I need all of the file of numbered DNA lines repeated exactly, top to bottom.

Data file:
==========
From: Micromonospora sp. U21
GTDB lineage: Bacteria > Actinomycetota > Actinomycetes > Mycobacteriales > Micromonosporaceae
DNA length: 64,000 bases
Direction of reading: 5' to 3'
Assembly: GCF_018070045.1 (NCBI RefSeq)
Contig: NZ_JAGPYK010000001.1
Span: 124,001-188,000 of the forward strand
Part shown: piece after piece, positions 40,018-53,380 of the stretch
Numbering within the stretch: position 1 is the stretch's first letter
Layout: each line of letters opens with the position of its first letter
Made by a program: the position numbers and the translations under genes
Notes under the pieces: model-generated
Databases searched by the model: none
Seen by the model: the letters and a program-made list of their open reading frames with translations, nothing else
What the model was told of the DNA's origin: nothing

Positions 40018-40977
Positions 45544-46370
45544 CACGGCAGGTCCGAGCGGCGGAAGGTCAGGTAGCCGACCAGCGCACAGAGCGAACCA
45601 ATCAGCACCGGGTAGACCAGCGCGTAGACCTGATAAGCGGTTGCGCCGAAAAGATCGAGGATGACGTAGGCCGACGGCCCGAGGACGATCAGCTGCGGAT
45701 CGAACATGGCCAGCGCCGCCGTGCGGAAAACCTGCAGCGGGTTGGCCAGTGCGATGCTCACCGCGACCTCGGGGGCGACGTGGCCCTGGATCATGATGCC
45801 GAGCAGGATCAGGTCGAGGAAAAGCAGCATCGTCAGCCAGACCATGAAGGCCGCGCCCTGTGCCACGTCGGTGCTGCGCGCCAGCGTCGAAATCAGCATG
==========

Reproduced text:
From: Micromonospora sp. U21
GTDB lineage: Bacteria > Actinomycetota > Actinomycetes > Mycobacteriales > Micromonosporaceae
DNA length: 64,000 bases
Direction of reading: 5' to 3'
Assembly: GCF_018070045.1 (NCBI RefSeq)
Contig: NZ_JAGPYK010000001.1
Span: 124,001-188,000 of the forward strand
Part shown: piece after piece, positions 40,018-53,380 of the stretch
Numbering within the stretch: position 1 is the stretch's first letter
Layout: each line of letters opens with the position of its first letter
Made by a program: the position numbers and the translations under genes
Notes under the pieces: model-generated
Databases searched by the model: none
Seen by the model: the letters and a program-made list of their open reading frames with translations, nothing else
What the model was told of the DNA's origin: nothing

Positions 40018-40977
Positions 45544-46370
45544 CACGGCAGGTCCGAGCGGCGGAAGGTCAGGTAGCCGACCAGCGCACAGAGCGAACCA
45601 ATCAGCACCGGGTAGACCAGCGCGTAGACCTGATAAGCGGTTGCGCCGAAAAGATCGAGGATGACGTAGGCCGACGGCCCGAGGACGATCAGCTGCGGAT
45701 CGAACATGGCCAGCGCCGCCGTGCGGAAAACCTGCAGCGGGTTGGCCAGTGCGATGCTCACCGCGACCTCGGGGGCGACGTGGCCCTGGATCATGATGCC
45801 GAGCAGGATCAGGTCGAGGAAAAGCAGCATCGTCAGCCAGACCATGAAGGCCGCGCCCTGTGCCACGTCGGTGCTGCGCGCCAGCGTCGAAATCAGCATG